The task force charged with finding solutions to overcoming poverty in Mecklenburg County will go even deeper than the academic study that surprised leaders and spurred the group’s need, its co-chair said Wednesday.
U.S. Bank executive Dee O’Dell, who is chairing the task force with physician and Novant Health executive Ophelia Garmon-Brown, said the task force will take a three-phase approach to study the problem.
Choosing the 16 to 20 diverse members – including people who lifted themselves out of poverty – has been more difficult than the co-chairs first thought. O’Dell said they’ve begun “thinking more broadly” about the group’s makeup after many discussions, and its work won’t likely begin until February.
The task force will take most of 2015 to collect Mecklenburg-relevant data, understand the economic gaps that exist here and establish the most “impactful solutions,” he said.
The need for a task force was first broached by Mecklenburg County commissioners Chairman Trevor Fuller, who in his “state of the county” address last January spoke of the county’s “intractable poverty” and promised an in-depth study to find workable solutions.
His call for the task force was a reaction to a study by Harvard University and the University of California-Berkeley showing that upward mobility for children in poverty is more difficult in Charlotte than any of the country’s 50 largest cities.
That statistic surprised Fuller and others who thought most residents were sharing in Mecklenburg’s prosperity.
The group’s first phase will be collecting data that provide an honest picture of poverty in Charlotte, using findings from the Harvard-Berkeley study. “We want to look at information specific to Charlotte and Mecklenburg County,” O’Dell said. “The study dealt with the bottom 20 percent. We want to really understand if those people are primarily long-term residents or a group that constantly turns over.”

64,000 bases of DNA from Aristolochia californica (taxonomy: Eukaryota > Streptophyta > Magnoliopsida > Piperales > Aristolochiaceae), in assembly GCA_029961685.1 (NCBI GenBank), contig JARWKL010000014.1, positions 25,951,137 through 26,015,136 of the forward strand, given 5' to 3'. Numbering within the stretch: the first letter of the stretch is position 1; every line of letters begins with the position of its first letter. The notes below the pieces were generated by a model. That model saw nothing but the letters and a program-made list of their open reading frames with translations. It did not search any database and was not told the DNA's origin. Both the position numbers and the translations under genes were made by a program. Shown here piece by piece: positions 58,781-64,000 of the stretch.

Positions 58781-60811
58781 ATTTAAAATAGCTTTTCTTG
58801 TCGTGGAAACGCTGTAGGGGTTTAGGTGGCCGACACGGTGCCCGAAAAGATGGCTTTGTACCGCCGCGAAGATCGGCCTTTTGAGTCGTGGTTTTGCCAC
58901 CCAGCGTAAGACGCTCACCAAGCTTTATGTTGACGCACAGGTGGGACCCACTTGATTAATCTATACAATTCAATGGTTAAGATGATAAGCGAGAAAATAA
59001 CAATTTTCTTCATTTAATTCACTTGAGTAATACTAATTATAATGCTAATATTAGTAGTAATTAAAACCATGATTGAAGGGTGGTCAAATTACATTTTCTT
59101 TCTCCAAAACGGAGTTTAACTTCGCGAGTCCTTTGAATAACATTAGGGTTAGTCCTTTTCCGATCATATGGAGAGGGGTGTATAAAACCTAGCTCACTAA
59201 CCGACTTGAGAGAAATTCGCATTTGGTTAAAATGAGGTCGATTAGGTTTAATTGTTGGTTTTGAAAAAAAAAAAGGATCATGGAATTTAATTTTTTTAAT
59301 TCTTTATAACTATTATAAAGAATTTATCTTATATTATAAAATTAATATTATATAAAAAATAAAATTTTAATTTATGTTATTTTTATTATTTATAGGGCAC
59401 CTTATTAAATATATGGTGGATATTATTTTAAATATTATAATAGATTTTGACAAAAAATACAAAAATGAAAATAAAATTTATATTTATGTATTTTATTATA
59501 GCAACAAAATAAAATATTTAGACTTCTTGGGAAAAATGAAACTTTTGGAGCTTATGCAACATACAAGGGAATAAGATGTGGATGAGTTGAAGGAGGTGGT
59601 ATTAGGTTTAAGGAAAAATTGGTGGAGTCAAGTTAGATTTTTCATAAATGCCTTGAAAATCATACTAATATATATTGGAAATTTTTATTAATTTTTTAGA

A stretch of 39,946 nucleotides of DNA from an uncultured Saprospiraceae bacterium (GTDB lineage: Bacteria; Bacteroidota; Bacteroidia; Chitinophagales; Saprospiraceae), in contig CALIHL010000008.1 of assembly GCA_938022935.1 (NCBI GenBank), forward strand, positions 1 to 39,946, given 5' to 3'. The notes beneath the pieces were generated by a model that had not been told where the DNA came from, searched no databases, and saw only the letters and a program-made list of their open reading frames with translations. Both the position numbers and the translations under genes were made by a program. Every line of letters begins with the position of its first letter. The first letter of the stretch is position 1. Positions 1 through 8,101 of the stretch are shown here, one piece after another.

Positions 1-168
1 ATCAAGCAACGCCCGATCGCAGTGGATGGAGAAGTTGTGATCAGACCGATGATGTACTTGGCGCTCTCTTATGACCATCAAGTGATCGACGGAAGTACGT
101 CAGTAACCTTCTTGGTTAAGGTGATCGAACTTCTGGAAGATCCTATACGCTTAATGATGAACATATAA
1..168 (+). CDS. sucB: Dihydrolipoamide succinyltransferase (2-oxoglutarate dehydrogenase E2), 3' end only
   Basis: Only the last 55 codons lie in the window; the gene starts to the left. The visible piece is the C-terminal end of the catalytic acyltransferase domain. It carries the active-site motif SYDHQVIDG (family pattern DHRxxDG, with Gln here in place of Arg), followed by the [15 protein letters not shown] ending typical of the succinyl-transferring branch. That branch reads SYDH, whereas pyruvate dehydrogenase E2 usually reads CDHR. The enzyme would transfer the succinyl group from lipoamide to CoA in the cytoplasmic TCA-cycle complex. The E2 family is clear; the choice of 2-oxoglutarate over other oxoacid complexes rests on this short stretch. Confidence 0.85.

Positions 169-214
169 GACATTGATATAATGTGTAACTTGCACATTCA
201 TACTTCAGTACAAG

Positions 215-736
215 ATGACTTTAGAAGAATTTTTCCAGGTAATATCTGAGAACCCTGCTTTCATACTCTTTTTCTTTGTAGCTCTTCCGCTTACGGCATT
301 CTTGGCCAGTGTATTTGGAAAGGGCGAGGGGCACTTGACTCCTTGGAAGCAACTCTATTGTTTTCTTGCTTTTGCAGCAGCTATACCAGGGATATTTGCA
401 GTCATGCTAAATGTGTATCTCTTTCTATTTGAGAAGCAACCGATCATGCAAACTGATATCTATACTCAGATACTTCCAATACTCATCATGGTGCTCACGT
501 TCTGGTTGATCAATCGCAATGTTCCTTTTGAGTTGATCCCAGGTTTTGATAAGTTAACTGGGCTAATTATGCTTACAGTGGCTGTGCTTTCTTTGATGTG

The second phase will be for members to find a consensus on the gaps and issues that create economic disparity in Mecklenburg, and phase three will be to agree on solutions that city and county can fit to policy.
O’Dell said that he and Garmon-Brown have met multiple times since the task force concept was formally announced in late November. They had hoped to have named task force members by now, but their intention of creating a group that spreads across “every lens of diversity” has been slow.
“We have been very deliberate to think about who is on this task force,” he said. “We want to make sure that it is very representative of the community.”
He said the group will take the same approach to find solutions.
“We owe it to ourselves and to this community to dig in and understand the data in a very thoughtful manner and to make sure that whatever we come out with is not just based on anecdotes – but based on the issues and needs for that segment of our population,” O’Dell said.